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Software piracy is obviously illegal as well as being wrong for a variety of reasons. However, from my experience it is extremely common to see pirated software being used by research students. This appears to be implicitly condoned/encouraged by some academic staff.

Usually software piracy is done by an individual for their own use. In academia it is being done with implicit consent by the organisation and for the purposes of conducting research which may end up with commercial applications, or be built upon by others.

How can software piracy in academia be reduced/eliminated?

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    This does rather read like you would like to participate in a discussion about ... piracy. I'm not even sure what your last question means. – 410 gone Oct 31 '15 at 17:55
  • @EnergyNumbers, thank you for your comment. I have re-written/simplified the question so that it is more direct. – atom44 Oct 31 '15 at 18:23
  • @EnergyNumbers I also don't feel it is any more an invitation for discussion than most other questions here. For example academia.stackexchange.com/questions/57107/… doesn't even contain a question... – atom44 Oct 31 '15 at 18:28
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    I'm voting to close this question as off-topic because it discuss an issue which is not specific to academia. – Dmitry Savostyanov Oct 31 '15 at 18:33
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    @DmitrySavostyanov In my view there must be a difference in how to address someone pirating software at home, such as a video games, etc for their own use vs. at a university when the resulting research is published and built upon by others. Please close the question if it is off topic. But I believe it is a valid question which is applicable to academia. – atom44 Oct 31 '15 at 18:48
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Actually, part of this is by design.

Software companies turn a blind eye to students and faculty pirating their software, so the students learn how to use their program. Once they go on to companies, they will request to use what they know best, and the companies will pay the hefty fees.

How can we avoid this? The best solution is at the root: replace all commercial software by open source versions, when this alternative has a comparable level of quality. This has two costs that would have to be weighted before doing the switch:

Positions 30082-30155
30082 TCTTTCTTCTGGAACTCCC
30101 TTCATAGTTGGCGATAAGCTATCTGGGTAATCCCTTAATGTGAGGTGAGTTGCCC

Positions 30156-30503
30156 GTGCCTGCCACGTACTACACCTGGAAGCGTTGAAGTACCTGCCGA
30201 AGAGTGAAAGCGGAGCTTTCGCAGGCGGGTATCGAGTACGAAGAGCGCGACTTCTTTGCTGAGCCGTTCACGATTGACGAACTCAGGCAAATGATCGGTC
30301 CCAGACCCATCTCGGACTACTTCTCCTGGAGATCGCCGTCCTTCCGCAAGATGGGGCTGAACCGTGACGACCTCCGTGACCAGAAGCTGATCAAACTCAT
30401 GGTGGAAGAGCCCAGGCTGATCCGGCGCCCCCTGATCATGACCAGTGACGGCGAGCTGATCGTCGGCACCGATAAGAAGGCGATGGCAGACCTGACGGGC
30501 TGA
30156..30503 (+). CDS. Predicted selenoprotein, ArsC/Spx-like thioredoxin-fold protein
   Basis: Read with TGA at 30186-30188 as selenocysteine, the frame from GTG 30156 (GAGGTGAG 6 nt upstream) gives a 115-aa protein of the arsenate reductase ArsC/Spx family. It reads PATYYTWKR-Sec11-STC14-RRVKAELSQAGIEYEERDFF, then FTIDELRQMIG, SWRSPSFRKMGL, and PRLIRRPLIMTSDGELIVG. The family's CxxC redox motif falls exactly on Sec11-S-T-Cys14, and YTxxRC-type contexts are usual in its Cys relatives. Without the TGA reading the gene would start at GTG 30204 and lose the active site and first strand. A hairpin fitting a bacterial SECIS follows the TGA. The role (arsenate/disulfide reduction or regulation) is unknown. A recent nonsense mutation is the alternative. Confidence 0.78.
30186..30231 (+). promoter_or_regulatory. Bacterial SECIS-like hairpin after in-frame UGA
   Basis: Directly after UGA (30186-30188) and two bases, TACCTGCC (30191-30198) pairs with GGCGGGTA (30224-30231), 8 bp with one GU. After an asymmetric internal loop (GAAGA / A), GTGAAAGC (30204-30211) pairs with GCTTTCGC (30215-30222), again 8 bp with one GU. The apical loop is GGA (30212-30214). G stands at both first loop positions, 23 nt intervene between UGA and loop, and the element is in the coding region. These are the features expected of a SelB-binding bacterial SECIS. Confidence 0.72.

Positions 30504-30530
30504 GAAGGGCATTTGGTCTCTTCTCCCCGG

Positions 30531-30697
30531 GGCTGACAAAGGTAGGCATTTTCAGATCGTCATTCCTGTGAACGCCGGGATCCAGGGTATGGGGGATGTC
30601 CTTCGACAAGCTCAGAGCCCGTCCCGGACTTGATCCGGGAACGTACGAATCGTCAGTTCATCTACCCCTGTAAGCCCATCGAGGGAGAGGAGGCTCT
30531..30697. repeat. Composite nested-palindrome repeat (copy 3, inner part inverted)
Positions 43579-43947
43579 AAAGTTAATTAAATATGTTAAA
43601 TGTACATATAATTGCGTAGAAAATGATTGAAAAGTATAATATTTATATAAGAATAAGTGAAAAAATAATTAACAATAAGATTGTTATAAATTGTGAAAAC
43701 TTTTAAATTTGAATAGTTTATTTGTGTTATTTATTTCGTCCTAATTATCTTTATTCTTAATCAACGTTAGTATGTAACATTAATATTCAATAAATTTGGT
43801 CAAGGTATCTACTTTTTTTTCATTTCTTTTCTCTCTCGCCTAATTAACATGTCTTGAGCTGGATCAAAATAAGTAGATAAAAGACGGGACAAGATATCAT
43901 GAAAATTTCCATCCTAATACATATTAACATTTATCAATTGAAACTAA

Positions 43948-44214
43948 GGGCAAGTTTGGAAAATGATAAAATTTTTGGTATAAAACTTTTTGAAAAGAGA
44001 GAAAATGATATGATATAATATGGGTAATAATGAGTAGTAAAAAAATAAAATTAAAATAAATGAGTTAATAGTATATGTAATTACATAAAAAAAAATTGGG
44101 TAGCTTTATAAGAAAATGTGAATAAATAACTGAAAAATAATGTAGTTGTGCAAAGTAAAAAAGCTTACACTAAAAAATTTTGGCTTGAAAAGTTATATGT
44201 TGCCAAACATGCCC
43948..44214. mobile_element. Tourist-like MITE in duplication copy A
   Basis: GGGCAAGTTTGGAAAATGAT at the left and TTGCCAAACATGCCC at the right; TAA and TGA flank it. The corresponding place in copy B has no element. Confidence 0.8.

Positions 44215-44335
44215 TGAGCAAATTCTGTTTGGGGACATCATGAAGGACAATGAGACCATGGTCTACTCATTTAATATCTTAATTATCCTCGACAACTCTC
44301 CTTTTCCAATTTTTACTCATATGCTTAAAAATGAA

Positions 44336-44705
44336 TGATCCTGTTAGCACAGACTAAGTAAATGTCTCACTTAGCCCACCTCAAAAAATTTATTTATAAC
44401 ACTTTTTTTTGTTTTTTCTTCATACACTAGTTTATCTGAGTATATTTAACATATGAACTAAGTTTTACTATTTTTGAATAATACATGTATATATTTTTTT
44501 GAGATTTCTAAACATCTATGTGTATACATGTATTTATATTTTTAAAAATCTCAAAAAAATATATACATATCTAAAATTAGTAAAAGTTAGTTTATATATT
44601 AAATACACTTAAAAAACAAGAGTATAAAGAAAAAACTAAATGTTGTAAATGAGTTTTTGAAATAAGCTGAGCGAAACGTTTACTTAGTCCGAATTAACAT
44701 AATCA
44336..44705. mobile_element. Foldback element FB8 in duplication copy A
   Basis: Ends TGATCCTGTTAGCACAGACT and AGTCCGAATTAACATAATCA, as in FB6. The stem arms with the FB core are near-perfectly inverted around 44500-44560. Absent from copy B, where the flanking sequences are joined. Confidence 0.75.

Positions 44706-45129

• The instructors would need to learn another software, that is perhaps not what they are using for their research.
  • If the industry standard is a commercial software, the students will have to learn it, preferably when still at university.

On the other hand, sometimes the open source version is superior to the commercial version. For example, I think the Scipy ecosystem is much better than MATLAB except for a few niches. So, when MATLAB users do the exercise of evaluating the quality of Scipy for their applications, they may discover that making the switch in both teaching and research is, perhaps, a good move.

This switch should be encouraged even more for introductory classes, where none of the advanced features come into play, and classes where the software is only used marginally (limited to, for example, one or two practical sessions). Once students have knowledge of the free alternatives, they would have alternative resources before pirating.

(Disclaimer: I personally dislike MATLAB quite a lot, but I know of many people from many fields that are making the switch, and of no one that is doing it back. YMMV.)

Another front is in the software companies themselves. My university provides some commercial licenses for free for us staff. But the list of instructions to install and launch some of the programs is as long as my arm, and quite often (judging from the emails the IT department sends), unreliable. So, even though people can get a legal version for free, the pirated version may prove to be easier and more reliable; so I wouldn't be surprised if several people had chosen that option.

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    Julia is also a nice alternative to MATLAB. – Yet Another Geek Mar 10 '16 at 13:55
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    "Open source" and "free of charge / non-commercial" are orthogonal concepts. Something can be free of charge and open source, free of charge and closed source, commercial and open source, commercial and closed source. – user9646 Mar 10 '16 at 16:21